NEW YORK (Reuters) - A year ago Kaia Kanepi was reading books, walking her dog and trying to figure out what she wanted to do with her life.
After a tidy 6-4 6-4 win over Russian Daria Kasatkina put her into the U.S. Open quarter-finals on Monday, the 418th ranked Estonian is now trying to figure out a way to beat Elina Svitolina or Madison Keys.
”I didn’t expect that,“ said the 32-year-old Kanepi, who seemed genuinely stunned by her success. ”I hoped to qualify and keep going, see what happens with my tennis.
“It’s pretty amazing where I am now compared to where I was a few months ago.”
Kanepi had been battling with painful plantar fasciitis in both feet and a bout with the debilitating Epstein-Barr virus and was contemplating giving up tennis altogether.
She had barely played in a main draw event for almost two years until qualifying for the U.S. Open.
Despite her battles with Epstein-Barr, she has displayed remarkable endurance slogging through seven matches in 14 days, needing three wins in qualifying just to get into the main draw.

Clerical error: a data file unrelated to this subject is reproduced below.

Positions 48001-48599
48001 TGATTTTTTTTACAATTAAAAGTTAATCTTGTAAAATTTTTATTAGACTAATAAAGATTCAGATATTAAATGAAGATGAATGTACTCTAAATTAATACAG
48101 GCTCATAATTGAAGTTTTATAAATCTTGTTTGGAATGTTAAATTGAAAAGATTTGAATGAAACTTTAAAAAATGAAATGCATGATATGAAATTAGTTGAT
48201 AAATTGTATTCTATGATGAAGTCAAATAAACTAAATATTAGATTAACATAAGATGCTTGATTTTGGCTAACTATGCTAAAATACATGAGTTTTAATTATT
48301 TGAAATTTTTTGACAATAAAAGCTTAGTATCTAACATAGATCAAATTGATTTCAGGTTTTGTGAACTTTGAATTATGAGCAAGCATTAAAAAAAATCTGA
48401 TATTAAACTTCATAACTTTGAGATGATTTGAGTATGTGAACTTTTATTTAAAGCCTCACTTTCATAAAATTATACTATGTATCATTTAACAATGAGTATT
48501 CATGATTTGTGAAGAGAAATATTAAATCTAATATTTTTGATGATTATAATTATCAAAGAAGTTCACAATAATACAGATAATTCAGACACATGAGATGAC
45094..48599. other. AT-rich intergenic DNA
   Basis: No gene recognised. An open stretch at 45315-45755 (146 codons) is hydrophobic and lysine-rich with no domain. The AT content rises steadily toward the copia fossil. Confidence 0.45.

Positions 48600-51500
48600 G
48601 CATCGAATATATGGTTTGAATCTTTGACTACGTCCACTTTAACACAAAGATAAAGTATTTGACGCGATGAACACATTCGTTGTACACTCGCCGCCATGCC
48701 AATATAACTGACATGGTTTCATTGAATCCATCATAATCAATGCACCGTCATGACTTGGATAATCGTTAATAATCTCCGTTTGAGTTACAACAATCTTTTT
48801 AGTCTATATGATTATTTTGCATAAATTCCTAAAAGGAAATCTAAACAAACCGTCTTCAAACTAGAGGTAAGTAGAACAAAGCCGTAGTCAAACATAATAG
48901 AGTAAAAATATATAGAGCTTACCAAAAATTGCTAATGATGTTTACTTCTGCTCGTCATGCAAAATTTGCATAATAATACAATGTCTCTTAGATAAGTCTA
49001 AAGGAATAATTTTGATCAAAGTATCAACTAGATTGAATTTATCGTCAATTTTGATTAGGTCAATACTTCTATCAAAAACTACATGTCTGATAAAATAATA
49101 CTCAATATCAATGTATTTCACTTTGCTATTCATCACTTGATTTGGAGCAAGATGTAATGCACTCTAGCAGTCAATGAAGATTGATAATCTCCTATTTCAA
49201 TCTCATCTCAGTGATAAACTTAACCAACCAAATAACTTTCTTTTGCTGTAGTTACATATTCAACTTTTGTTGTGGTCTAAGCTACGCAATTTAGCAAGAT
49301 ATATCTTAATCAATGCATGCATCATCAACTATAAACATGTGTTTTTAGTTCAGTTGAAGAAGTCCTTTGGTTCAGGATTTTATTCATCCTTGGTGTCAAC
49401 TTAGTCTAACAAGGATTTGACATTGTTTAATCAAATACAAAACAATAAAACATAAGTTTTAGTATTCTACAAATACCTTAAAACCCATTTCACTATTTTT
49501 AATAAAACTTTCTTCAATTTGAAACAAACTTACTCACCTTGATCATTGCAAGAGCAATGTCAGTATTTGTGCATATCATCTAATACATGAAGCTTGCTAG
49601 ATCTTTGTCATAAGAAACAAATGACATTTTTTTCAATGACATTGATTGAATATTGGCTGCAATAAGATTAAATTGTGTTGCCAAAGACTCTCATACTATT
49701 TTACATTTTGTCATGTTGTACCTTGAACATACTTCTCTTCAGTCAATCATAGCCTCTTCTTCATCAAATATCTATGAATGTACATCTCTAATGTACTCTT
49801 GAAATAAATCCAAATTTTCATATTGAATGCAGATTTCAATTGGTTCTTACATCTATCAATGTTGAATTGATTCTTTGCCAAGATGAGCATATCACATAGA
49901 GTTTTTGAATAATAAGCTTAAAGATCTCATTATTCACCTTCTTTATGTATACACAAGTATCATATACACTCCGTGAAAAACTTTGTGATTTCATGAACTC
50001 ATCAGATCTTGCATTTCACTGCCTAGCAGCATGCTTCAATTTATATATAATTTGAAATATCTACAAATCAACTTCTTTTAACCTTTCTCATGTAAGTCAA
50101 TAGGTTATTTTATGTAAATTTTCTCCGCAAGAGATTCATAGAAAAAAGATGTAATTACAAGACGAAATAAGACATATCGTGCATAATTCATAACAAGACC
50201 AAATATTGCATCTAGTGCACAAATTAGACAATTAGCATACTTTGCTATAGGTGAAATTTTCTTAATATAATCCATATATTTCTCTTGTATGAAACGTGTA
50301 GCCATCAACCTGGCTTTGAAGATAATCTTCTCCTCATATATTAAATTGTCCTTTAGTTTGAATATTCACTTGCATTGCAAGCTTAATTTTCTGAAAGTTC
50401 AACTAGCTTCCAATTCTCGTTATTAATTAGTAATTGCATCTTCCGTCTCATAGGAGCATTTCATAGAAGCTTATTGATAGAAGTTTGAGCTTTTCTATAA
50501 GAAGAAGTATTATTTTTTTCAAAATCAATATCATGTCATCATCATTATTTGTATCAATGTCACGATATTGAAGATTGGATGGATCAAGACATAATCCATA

Aside from a challenger in Germany and failed bids to qualify for Wimbledon and a WTA Tour event in Romania, the U.S. Open was her only other tournament this year.
Last year Kanepi’s lone main draw appearance in four WTA level tournaments came in Rabat where she fell in the first round, a marked contrast to when she was once ranked 15th and made five grand slam quarter-finals.
”I started doing fitness in December with a discus thrower then I did it for a few months already and my feet got better,“ said Kanepi. ”I didn’t feel pain anymore.
”Then I thought I have already done some training. Then why not try to come back.
“I missed adrenaline when I am at the tournaments. I missed winning. And I missed that feeling when you play well.”
Kanepi added she feeds off the energy of New York and even made a brief stop coming home from a recent holiday, just to experience it again.
“I have always loved being in New York. Even after I went to Hawaii, I came two days to New York just to stay in the city, because I didn’t play the U.S. Open last year,” she said.
”I wanted to be in the city.
“I like the atmosphere. I like being here. I love the courts and the climate, and I think that the courts suit my game really well.”
Editing by Greg Stutchbury